EAM Jaishankar asks Canada to share evidence on India's alleged link in Nijjar killing
During a conversation with journalist Lionel Barber on Wednesday, Jaishankar emphasised the importance of credible evidence. When asked if there was any evidence of Indian government's involvement in the killing, Jaishankar categorically stated, "None."
- United Kingdom
In response to Canadian Prime Minister Justin Trudeau's allegations of India's involvement in the killing of Khalistani terrorist Hardeep Singh Nijjar, External Affairs Minister (EAM) S Jaishankar has requested evidence to support the claims. During a conversation with journalist Lionel Barber on Wednesday, Jaishankar emphasised the importance of credible evidence. When asked if there was any evidence of the Indian government's involvement in the killing, the EAM categorically stated, "None."
Speaking about Trudeau's allegations, Jaishankar revealed that he has discussed the matter with his Canadian counterpart, Melanie Joly, urging the Canadian government to share any evidence they may have. He highlighted India's willingness to consider an investigation but emphasised that no evidence has been provided thus far. "Now, in the case of Mr Trudeau, I have discussed it also with my own counterpart. And we have told them, look, if you have a reason to make such an allegation, please share the evidence with us. We are not ruling out an investigation and looking at anything which they may have to offer. They haven't done so," Jaishankar said.
Jaishankar addressed the broader issue of violent and extreme political opinions in Canadian politics advocating separatism from India, some through violent means. "In Canada, we feel that Canadian politics has given space to violent and extreme political opinions which advocate separatism from India, including through violent means. And these people have been accommodated in Canadian politics," the EAM said. He noted the accommodation of such views within Canadian politics, leading to attacks on Indian diplomats, including the High Commission, and intimidation of consul generals and other diplomats.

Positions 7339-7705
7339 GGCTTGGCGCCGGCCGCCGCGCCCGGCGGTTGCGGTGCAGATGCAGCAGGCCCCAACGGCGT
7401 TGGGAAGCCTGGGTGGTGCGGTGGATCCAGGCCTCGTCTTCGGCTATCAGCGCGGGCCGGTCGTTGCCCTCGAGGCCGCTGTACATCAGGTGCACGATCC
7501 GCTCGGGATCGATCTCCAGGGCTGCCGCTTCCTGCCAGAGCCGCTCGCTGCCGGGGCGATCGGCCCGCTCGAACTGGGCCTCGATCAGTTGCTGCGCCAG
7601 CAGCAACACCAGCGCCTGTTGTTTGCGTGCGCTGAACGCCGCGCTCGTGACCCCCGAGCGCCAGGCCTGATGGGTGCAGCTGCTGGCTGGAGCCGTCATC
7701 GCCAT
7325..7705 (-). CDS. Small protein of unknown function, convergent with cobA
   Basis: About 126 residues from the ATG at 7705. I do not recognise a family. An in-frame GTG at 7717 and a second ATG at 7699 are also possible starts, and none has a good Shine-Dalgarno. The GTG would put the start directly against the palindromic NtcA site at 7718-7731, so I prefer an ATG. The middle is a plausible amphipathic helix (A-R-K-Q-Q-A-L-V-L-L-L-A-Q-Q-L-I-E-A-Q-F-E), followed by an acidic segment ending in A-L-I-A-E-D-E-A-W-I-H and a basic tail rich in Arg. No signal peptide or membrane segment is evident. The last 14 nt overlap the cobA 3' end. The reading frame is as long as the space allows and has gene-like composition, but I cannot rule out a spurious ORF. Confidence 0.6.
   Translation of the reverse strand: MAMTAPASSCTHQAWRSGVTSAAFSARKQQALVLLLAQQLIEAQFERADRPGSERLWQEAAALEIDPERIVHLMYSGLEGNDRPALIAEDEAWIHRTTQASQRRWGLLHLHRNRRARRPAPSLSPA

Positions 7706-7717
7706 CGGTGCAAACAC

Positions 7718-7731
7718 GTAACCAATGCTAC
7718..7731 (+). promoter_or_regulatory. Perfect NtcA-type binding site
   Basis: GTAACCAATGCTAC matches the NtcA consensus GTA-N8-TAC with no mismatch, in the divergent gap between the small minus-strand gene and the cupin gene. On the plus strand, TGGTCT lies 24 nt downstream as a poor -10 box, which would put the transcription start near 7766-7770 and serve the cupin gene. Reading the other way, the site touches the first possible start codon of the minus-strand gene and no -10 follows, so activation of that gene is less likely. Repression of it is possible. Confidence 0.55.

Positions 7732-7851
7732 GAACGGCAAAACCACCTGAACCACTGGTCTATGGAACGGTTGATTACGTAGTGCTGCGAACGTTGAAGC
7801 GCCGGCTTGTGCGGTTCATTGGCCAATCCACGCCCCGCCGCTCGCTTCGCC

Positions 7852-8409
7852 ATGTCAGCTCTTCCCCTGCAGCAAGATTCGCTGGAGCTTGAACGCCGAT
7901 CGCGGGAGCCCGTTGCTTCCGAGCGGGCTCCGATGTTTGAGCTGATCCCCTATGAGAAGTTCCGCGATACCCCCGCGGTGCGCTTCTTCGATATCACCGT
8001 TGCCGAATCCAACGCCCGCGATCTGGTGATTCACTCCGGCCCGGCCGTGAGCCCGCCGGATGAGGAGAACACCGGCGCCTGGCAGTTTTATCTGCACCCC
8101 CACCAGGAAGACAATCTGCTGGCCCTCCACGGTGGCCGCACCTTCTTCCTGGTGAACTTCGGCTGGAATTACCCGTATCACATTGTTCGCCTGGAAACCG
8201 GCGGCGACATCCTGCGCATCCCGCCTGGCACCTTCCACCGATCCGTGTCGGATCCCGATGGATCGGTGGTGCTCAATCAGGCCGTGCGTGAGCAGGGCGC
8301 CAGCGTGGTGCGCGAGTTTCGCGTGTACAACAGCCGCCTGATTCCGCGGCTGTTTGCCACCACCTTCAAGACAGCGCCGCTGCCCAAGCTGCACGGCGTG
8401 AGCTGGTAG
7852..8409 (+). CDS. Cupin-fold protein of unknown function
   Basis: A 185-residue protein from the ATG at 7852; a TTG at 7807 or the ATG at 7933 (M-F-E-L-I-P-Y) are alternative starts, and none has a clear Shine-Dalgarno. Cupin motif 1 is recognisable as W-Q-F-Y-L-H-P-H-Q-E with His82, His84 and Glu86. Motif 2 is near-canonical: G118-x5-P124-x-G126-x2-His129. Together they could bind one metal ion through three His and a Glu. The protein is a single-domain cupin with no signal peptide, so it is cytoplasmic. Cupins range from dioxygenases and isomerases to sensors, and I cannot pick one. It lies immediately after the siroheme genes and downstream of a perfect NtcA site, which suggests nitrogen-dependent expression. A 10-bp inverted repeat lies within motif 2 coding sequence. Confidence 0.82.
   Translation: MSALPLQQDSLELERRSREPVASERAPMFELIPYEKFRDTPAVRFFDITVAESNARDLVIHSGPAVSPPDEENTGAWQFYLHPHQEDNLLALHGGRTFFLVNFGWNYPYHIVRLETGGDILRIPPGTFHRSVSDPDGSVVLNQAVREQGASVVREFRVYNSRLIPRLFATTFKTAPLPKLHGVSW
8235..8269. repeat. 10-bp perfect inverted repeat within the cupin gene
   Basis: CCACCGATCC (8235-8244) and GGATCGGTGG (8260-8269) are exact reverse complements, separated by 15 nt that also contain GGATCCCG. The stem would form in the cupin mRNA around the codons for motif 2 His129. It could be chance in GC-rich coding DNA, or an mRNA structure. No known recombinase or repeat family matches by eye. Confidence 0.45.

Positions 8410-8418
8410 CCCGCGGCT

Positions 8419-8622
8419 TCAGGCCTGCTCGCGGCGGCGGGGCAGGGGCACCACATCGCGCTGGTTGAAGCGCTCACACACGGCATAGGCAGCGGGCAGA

"We've had attacks on the High Commission, smoke bombs thrown at the High Commission. My Consul general and other diplomats were intimidated in public, on record, with no action taken by those who did know. This is a country where there is a previous history," he added. Amid a diplomatic row between India and Canada over the killing of Khalistani terrorist Hardeep Singh Nijjar, Indian High Commissioner to the UK, Vikram Doraiswami, was stopped by a few radicals from entering a gurdwara in Glasgow in October this year.
According to a purported video posted on the Instagram channel of 'Sikh Youth UK' a man, reportedly a pro-Khalistani activist, was seen blocking Doraiswami from entering the Glasgow Gurdwara. Jaishankar also emphasised the need for responsibility in exercising freedom of speech and expression in Canada. He stated, "But freedom of speech and freedom of expression also comes with a certain responsibility. And the misuse of those freedoms and the toleration of that misuse for political purposes would be, to our mind, very wrong."
Earlier this month, Trudeau reaffirmed his allegation of Indian involvement in the killing of Sikh separatist leader Nijjar on his home soil, accusing New Delhi of violating the Vienna Convention by "kicking out" 40 diplomats at a time when his country had reached out to the former and other global partners to get to the bottom of the murder. Issuing a warning, the Canadian PM said if bigger countries can "violate international law without consequences", it will make the world "more dangerous".
Trudeau, however, added that Canada wants to "work constructively" with India, adding that Ottawa "will always stand up to the rule of law". Last month, Canada pulled out 41 diplomats from India and also halted its visa and consular services in Chandigarh, Mumbai, and Bengaluru consulates in the wake of the Union government's decision to strip them of their immunity.
However, the Ministry of External Affairs (MEA) responded by saying that no international norms were violated in India, seeking parity in the mutual diplomatic presence in New Delhi and Ottawa. In September this year, Trudeau alleged the involvement of "agents of the Indian government" in the killing of the Khalistani terrorist.
India rejected the allegations as "absurd and motivated" and expelled a Canadian diplomat in a tit-for-tat move after Ottawa asked a senior Indian diplomat to leave. New Delhi also halted visa services to Canada but later decided to resume services for four categories after a "considered review of the security situation".
Notably, Canada has not been able to present any evidence to back its claims over the killing, according to the MEA. At the event in London, EAM Jaishankar also attended the repatriation ceremony of Yogini Chamunda and Yogini Gomukhi, the 8th-century stolen temple idols from Uttar Pradesh's Lokhari.
Meanwhile, on India-China relations, Jaishankar said, "The rise of China is a reality but there is an equal reality that is the rise of India. The rise may be different, quantitatively or qualitatively; they may not be identical. The two (India and China) are among the oldest civilisations in the world. There are realities that need to be recognised. We are the fifth largest economy in the world and the largest in terms of population." (ANI)
(This story has not been edited by Devdiscourse staff and is auto-generated from a syndicated feed.)